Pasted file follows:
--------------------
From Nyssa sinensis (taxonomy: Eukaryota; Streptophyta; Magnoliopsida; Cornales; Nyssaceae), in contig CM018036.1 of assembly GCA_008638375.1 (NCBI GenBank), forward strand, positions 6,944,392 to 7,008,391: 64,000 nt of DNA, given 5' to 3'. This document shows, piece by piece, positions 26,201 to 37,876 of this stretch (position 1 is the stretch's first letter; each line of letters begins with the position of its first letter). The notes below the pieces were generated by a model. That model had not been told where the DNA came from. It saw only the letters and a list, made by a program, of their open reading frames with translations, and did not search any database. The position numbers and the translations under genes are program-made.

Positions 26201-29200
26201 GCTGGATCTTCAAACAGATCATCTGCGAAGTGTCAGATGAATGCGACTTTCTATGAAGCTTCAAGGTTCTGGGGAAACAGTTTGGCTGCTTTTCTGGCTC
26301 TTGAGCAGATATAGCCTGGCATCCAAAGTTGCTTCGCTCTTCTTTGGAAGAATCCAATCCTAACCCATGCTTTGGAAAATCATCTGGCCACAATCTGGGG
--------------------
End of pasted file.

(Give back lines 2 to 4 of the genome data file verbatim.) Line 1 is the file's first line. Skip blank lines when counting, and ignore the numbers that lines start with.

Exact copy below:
Positions 26201-29200
26201 GCTGGATCTTCAAACAGATCATCTGCGAAGTGTCAGATGAATGCGACTTTCTATGAAGCTTCAAGGTTCTGGGGAAACAGTTTGGCTGCTTTTCTGGCTC
26301 TTGAGCAGATATAGCCTGGCATCCAAAGTTGCTTCGCTCTTCTTTGGAAGAATCCAATCCTAACCCATGCTTTGGAAAATCATCTGGCCACAATCTGGGG